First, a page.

Blinds began at 10,000-20,000 with a 3,000 ante. Players were eliminated in the following order:
9th Place – Joe “13” Mongkol-ua-aree, from nearby Gardnerville, NV was the first player to exit. He went out after only about 20 minutes. Mongkol-ua-aree lost most of his stack with . He moved all-in and got a quick call by Dan Black, who showed . Just a few hands earlier, Black had lost half of his stack when his K-K lost to Q-Q (a queen flopped). Black avoided a devastating repeat this second time around as his K-K survived a board which showed . Mongkol-ua-aree was left with just 75,000 in chips and went out a few hands later when his A-Q lost to Michael Traylor’s straight.
Mongkol-ua-aree is a 38-year-old small business owner. He has been playing on the WSOP Circuit for four years. Mr. Mongkol-ua-aree loves playing poker with his wife Yvette, who has also cashed at Harvey’Lake Tahoe. He once served proudly with the 82nd Airborne Division. Monghol-ua-aree collected $7,942 in prize money for ninth place.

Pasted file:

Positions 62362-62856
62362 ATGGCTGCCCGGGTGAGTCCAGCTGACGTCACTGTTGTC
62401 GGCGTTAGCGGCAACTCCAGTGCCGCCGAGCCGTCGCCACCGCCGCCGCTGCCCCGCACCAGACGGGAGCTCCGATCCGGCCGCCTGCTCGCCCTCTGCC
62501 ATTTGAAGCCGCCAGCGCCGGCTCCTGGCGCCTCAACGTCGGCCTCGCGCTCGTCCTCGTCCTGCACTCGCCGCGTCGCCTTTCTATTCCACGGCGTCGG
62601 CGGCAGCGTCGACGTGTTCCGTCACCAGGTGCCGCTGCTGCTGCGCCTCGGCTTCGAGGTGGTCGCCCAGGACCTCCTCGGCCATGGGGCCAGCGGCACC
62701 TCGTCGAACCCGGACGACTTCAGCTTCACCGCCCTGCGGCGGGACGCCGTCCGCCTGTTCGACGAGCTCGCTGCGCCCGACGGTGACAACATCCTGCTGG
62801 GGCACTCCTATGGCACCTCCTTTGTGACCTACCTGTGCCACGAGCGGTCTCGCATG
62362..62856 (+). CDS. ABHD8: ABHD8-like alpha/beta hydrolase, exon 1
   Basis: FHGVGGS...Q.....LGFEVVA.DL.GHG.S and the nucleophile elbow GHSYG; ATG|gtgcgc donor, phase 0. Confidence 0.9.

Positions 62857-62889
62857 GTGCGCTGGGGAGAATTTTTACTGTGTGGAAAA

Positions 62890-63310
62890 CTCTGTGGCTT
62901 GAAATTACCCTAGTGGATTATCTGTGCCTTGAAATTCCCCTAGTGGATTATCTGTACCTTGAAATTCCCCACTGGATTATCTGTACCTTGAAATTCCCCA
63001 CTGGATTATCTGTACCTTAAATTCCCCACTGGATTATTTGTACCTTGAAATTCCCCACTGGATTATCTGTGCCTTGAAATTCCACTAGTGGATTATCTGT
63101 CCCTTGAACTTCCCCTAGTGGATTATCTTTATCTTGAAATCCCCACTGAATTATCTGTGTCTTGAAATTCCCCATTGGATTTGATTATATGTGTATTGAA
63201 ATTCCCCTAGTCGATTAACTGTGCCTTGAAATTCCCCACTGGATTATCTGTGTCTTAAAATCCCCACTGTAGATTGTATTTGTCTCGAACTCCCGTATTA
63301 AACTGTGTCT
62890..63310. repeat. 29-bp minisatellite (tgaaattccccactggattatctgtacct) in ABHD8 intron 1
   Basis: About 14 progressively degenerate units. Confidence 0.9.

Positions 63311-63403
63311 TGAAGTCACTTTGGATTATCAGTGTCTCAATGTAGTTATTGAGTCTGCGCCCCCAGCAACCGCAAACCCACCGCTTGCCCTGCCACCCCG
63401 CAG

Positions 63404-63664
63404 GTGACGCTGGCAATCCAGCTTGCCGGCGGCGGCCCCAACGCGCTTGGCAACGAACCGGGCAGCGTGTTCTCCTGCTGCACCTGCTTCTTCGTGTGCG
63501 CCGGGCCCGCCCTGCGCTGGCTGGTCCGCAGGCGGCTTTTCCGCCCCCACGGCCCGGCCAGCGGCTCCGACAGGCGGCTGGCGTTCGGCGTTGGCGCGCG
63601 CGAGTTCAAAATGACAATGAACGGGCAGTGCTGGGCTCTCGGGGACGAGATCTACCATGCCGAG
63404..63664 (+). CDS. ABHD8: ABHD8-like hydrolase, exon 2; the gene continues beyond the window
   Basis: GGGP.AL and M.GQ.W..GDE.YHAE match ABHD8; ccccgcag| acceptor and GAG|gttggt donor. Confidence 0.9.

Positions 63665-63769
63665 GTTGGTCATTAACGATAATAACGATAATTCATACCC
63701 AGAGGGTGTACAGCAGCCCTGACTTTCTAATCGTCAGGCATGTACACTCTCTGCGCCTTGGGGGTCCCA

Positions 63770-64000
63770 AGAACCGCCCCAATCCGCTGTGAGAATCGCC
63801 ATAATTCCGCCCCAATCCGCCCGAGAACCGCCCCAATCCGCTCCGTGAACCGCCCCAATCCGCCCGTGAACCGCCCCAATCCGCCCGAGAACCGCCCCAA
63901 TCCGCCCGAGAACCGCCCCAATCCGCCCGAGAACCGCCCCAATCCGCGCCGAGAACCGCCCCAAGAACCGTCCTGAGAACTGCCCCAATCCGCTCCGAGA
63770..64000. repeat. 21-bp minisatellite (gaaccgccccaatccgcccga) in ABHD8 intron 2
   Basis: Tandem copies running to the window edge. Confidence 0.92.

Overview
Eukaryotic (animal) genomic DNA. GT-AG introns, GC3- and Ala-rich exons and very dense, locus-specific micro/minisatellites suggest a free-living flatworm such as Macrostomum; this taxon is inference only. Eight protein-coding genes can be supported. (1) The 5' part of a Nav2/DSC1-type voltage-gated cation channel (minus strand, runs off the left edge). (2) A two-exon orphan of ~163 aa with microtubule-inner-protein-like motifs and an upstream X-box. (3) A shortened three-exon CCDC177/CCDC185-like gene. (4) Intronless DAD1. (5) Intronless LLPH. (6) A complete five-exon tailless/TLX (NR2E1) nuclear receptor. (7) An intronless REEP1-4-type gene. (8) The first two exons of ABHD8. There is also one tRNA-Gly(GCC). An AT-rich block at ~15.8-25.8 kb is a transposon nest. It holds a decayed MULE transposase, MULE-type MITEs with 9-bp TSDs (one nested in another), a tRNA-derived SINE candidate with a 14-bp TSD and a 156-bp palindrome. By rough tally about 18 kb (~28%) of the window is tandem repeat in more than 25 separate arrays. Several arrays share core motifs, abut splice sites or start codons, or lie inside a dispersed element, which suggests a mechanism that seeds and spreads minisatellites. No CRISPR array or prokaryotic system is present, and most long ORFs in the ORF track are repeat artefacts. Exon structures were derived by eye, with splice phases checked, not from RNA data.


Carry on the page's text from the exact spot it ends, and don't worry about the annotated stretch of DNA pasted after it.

8th Place – Grant Hillman, from Oakland, CA went out next. He was lowest in chips and moved all-in on a semi-bluff, which lost. Hillman was dealt . After the flop came , Hillman moved all-in. Michael Traylor was delighted to call and tabled , good for top two pair. The cards ran out , pushing another pot to Traylor and putting Hillman out in eighth place with $9,929 in prize money.
Grant Hillman is a 38-year-old bio-informatics manager, which means he applies computer science and statistics to the field of molecular biology. He holds an undergraduate degree from the University of Illinois and a Masters Degree from the University of Colorado. Hillman won his way into the Main Event through a single-table satellite. This is his second year to play on the WSOP Circuit.